Many folks responded to Altman, with observations such as this one from Iheanyi Ekechukwu, which led to an elaboration on Altman's part:

On the Definition of "Doable"

I'm a dad of two young girls, ages 3 and 1. I rarely get through a day in which I don't wonder, with great sincerity, how single parents get through their lives. It's a question I had prior to being a dad, but it was vague and formless. A sort of intellectual recognition of a hazy, distant thing, without the specifics that might give it color, taste, sound, or feeling.

My perception of how "doable" it is to raise kids as a single parent is, of course, very different now than it was before being a dad.

My experience living the privileged life of a middle class white man has limited the number of direct experiences like this I can draw on to understand what it means to live under other circumstances. It doesn't make me bad, but it does limit my understanding.

Living in Baltimore has, to a degree, provided a few more perspectives. When someone says "anyone who wants can teach themselves to code", I can step out my door and gut-check what that means for my neighbors. For example, I had about 30,000 homeless neighbors this year. Can they teach themselves to code? What about the 1 in 4 neighbors living in poverty ($11,500 for a single person and $23,000 for a family of four)? Baltimore's cost of living is no San Francisco, but you don't want to live off an income like that. What about the people just a smidge above the official poverty line? A few years ago the national average was 1 in 3 people living just 50 percent above that poverty line. It's unlikely my neighbors here in Baltimore brought that average down.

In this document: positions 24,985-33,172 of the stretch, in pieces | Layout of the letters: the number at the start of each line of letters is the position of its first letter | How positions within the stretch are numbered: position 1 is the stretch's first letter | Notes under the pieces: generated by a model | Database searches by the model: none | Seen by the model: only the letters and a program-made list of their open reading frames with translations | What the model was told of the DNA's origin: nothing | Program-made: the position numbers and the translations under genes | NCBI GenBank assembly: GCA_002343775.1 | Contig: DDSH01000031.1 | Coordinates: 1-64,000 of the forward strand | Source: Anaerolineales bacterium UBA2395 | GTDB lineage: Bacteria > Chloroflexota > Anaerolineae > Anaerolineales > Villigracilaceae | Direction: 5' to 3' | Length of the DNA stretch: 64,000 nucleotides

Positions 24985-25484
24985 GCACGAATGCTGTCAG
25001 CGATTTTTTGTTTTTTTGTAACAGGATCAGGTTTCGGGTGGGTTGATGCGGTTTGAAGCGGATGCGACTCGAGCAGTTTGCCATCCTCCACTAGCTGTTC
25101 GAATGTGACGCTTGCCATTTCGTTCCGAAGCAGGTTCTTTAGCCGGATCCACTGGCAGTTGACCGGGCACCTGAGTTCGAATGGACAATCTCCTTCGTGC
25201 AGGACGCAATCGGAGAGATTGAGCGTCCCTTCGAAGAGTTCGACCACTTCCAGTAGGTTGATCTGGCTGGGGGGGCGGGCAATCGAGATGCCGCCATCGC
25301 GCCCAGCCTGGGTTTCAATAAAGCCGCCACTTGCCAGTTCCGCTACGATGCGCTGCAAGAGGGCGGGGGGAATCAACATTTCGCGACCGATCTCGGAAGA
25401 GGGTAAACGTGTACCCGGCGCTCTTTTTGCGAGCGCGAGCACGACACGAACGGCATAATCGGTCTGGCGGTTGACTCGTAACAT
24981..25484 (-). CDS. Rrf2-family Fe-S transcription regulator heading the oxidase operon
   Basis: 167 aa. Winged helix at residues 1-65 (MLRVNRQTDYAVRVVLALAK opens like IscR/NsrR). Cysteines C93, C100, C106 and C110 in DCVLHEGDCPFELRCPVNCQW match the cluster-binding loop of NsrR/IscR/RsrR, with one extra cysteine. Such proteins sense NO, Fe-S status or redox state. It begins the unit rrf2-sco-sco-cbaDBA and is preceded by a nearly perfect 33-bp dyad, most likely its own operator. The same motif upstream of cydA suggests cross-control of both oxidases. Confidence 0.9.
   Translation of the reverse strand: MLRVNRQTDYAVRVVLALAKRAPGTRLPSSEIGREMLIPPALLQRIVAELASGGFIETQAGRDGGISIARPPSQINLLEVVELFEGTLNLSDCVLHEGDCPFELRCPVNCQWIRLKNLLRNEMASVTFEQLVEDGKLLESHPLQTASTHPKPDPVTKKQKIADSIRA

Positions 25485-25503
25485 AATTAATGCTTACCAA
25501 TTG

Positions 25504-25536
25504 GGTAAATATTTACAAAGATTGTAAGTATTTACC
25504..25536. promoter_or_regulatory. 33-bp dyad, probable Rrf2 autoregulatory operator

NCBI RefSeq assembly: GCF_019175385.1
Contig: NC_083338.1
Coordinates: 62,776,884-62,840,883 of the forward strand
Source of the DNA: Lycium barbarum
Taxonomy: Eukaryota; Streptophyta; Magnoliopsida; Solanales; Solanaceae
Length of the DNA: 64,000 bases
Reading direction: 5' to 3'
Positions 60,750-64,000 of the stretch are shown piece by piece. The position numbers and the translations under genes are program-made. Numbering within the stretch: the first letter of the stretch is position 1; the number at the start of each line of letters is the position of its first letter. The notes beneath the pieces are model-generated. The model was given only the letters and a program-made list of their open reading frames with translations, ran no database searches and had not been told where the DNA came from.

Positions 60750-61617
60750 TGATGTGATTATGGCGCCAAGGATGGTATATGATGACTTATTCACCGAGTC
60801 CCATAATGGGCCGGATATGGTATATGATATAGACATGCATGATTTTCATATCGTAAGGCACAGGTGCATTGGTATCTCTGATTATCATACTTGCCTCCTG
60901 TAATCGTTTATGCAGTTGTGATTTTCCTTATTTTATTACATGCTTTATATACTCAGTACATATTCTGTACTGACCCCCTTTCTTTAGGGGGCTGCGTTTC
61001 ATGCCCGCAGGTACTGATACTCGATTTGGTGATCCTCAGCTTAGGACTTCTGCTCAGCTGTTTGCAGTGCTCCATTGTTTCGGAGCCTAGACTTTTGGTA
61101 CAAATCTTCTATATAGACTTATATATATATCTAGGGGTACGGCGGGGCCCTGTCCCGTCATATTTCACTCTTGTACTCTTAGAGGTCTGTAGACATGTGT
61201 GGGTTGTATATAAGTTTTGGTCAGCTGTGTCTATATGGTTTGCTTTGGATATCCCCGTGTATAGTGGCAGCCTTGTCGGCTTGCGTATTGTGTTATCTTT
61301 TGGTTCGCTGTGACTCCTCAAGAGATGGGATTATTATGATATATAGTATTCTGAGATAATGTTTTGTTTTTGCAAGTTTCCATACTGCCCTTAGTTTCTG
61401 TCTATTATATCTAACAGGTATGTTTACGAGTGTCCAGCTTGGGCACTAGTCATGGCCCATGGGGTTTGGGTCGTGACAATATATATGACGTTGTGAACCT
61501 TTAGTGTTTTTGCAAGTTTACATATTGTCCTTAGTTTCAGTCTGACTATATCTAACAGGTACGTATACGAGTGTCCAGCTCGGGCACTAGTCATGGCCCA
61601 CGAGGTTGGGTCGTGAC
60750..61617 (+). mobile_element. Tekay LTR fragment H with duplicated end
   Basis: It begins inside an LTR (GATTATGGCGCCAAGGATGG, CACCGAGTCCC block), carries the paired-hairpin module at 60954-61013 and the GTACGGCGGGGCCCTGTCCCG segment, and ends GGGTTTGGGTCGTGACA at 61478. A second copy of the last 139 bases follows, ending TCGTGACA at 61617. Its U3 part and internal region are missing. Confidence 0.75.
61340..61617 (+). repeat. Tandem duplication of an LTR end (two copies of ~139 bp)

Can people spending their energy to scrape together a living spare enough energy to learn to code?

What about access to the Internet, as Iheanyi observed? In Baltimore, somewhere between 20 and 40 percent of our 600,000+ residents don't have access to the Internet in their homes. I love me the central branch of the Baltimore Public Library, but even they can't provide regular Internet access to hundreds of thousands of people.

And these are all the easiest examples. This is the low hanging fruit of the counter-example gut-check. The simplest ways to see that "it's incredibly hard" doesn't sufficiently describe the extraordinary barriers that hundreds of thousands of people in just one U.S. city face if they get the fancy to teach themselves to code online. The more subtle systemic barriers of education, or family stability, or living in food deserts, or any of a great many other factors make it even less feasible. Under these conditions, the challenge transcends "hard" and passes over into "functionally impossible".